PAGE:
On the way home, we had a quick stop at the main square for a photo shoot and view of the palace. We were able to see the basilica on our return, as well.

It was a full day – full of new sights, tastes, smells and smiles. I believe we are all enriched as a result and will sleep soundly. In face, everyone else already is so now it’s my turn. Good night!

Written by: Volunteer Mary

Sunday, April 10, 2011

Day One in Quito

Journal Entry for Sunday, April 10

Team 140 to Ecuador gathered for breakfast at 9-ish in the charming dining room of Hotel Sol de Quito. Fresh fruit, croissants, eggs, blackberry juice – delicious.

Orientation commenced with hellos and a “getting to know you” session. We are a team that’s small in number – 4 – but big in energy, dedication and talent.

* Bob the engineer (my hubby) whose worst-ever job was picking strawberries and whose best job is his current consulting work.

* Charlie, age 13, a sports enthusiast who is discovering a new interest in math and who enjoys phy ed and his involvement in a community service club in his hometown (Woodside) near San Francisco.

* Mary (Charlie’s mom) is a dedicated teacher and homemaker who shared her journey from college to family with four kids with stops along the way in Australia and Switzerland. We later enjoyed hearing about her “horseback” journeys in South Africa and India. Wow! She’s also done the GV Peru program with one of her daughters. It’s a family tradition to take each child on a volunteer experience when he/she turns 13!

* I shared my background with newspaper work, GV, our terrific kid and more!

This was followed by reviews of Global Volunteers' policy – health and safety issues and a pleasant visit with Elvita, Pilar and Marujita, representatives of FUNDAC, our host organization, who described the work projects, the community of Calderon and more.

Then we commenced to team goals and team-building exercises. Our goals include: learning about the culture, land and people; serving the people and making a difference; and improving our Spanish.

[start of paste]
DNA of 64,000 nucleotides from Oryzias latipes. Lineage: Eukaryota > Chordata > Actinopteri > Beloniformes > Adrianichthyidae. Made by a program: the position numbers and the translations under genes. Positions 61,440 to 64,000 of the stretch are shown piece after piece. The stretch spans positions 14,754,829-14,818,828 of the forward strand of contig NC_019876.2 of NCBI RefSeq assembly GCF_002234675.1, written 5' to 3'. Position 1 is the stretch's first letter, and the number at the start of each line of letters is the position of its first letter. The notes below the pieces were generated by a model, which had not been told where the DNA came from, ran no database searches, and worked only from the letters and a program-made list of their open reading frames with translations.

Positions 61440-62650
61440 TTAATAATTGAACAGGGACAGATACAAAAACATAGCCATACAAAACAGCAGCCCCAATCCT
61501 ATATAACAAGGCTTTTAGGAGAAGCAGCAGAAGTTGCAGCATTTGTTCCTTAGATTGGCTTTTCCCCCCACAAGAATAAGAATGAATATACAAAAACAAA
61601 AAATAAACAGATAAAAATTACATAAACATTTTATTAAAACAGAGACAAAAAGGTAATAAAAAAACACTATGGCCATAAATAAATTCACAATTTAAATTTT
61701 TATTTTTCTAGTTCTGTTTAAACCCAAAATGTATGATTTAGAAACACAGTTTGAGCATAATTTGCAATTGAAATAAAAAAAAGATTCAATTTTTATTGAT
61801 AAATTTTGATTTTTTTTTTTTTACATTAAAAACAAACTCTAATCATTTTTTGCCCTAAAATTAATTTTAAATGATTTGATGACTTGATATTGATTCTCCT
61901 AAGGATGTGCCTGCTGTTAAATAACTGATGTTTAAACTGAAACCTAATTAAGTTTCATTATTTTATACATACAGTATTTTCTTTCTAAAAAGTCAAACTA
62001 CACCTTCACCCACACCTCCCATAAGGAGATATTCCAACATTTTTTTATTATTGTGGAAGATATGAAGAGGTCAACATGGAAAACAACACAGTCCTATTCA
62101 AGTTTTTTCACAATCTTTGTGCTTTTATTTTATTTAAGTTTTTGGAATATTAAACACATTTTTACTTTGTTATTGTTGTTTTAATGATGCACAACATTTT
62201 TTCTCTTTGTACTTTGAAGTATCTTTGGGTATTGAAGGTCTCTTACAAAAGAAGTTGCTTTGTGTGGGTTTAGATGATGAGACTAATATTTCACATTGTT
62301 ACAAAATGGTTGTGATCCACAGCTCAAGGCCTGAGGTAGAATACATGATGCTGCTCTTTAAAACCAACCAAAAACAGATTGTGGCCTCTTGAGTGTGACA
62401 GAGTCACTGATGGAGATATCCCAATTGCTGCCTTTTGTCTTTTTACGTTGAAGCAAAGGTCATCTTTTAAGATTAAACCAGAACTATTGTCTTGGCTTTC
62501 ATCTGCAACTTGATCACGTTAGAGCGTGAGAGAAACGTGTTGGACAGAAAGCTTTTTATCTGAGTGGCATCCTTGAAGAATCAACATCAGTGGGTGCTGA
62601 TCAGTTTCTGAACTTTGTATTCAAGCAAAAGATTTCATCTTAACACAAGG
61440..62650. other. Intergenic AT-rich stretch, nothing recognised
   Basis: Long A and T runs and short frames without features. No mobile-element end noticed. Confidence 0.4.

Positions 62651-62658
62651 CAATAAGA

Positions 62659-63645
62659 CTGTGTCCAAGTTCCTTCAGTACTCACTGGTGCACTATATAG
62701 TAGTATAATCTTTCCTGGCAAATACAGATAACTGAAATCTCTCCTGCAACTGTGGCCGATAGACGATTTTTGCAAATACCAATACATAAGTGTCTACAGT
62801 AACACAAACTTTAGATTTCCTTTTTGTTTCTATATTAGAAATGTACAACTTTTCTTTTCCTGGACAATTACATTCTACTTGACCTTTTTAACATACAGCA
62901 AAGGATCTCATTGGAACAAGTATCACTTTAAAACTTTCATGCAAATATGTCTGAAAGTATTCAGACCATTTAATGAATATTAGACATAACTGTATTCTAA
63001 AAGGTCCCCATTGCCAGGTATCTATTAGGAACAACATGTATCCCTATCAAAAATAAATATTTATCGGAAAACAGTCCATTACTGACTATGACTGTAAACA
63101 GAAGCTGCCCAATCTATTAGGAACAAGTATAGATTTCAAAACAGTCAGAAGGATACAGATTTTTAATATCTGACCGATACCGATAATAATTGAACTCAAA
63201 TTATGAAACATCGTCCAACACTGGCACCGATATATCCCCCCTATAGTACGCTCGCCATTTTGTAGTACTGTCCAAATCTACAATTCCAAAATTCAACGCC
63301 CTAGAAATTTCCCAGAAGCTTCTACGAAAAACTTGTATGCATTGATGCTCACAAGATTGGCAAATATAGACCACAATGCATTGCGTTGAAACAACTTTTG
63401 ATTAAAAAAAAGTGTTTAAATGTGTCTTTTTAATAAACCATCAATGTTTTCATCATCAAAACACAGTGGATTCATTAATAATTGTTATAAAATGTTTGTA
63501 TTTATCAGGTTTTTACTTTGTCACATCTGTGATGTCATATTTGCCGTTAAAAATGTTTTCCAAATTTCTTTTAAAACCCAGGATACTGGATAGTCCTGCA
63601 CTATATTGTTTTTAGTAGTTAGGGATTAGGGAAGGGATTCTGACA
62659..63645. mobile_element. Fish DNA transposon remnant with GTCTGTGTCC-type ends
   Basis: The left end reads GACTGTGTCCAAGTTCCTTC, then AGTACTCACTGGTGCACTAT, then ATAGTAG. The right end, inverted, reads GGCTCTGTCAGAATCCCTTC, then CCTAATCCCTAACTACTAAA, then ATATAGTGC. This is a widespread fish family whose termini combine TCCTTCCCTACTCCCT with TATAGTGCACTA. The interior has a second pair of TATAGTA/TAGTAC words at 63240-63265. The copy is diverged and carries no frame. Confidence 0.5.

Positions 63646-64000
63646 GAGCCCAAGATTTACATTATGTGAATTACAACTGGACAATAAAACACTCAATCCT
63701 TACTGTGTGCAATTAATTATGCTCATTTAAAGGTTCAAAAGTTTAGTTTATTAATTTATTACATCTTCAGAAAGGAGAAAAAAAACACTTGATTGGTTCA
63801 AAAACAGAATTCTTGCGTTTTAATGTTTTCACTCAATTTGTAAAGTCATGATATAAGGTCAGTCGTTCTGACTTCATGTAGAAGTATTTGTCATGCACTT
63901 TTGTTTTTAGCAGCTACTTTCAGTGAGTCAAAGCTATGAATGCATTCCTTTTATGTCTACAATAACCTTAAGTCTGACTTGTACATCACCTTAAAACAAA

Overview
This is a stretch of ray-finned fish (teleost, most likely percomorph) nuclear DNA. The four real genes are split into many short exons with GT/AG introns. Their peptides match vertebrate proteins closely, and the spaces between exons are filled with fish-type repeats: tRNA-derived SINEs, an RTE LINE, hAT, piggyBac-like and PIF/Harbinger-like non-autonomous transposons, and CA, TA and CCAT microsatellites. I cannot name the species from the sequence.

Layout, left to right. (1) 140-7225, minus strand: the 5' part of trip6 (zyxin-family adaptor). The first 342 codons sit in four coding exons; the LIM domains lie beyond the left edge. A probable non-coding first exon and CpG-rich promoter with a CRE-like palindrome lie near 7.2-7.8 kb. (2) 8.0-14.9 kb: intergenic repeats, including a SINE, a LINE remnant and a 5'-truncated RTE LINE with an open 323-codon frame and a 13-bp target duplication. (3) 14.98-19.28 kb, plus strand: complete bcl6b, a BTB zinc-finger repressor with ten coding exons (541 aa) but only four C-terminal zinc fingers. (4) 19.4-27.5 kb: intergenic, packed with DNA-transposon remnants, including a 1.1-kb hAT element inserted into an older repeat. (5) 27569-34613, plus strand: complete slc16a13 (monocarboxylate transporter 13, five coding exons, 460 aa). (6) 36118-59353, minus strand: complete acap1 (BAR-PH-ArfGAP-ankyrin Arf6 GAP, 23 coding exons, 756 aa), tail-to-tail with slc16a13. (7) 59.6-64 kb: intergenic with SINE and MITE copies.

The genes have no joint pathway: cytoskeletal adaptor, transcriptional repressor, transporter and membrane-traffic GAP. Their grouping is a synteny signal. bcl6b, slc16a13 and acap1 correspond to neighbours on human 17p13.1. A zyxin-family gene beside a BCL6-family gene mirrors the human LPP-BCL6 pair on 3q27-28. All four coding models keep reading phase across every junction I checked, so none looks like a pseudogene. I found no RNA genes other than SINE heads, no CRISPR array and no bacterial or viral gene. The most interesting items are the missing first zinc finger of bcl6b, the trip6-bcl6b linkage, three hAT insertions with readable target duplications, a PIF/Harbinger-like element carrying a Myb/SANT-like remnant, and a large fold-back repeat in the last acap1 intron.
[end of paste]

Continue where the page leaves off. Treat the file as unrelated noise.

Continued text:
We decided on the following Characteristics of a Good Team:

1. Not giving up and always trying hard in what we do.
2. Not complaining - having a positive attitude.
3. Respecting teammates’ needs and wants.
4. Communication.
5. Tolerance and respecting the local culture.
6. Diligence.
7. Working together well with the team and the local people.
8. Sense of humor.
9. Perserverance.
10. Having fun and enjoying ourselves.
11. Engagement – “being present” in the moment.
12. Flexibility.
13. Sharing a common vision and goals.

Martin Miranda visited us after lunch (chicken, rice, salad, soup- good!). He described possible free-time activities for our short week and he also assisted with a basic language session.

We wound up orientation around 3:30 p.m. or so and Martin kindly agreed to take us to Parque Carolina and the Reptile House. There we saw awesome snakes, turtles, frogs and iguanas. Charlie stuck his neck out and wore a “cobra scarf.” Brave guy!

Then we went to the park’s Botanic Garden. Lovely! I was so impressed with the lush foliage, the meandering stream with paddleboats and the gardens and more in this wonderful park!

Later we walked to Jardin Mall, a very sophisticated mall filled to the brim with families. Then back in the hotel, our dinner was delicious – flank steak, chicken cilantro soup and rice and veggies – all finished off with custard for dessert. Good company, good conversation, good night!

Signed – Team Leader Barb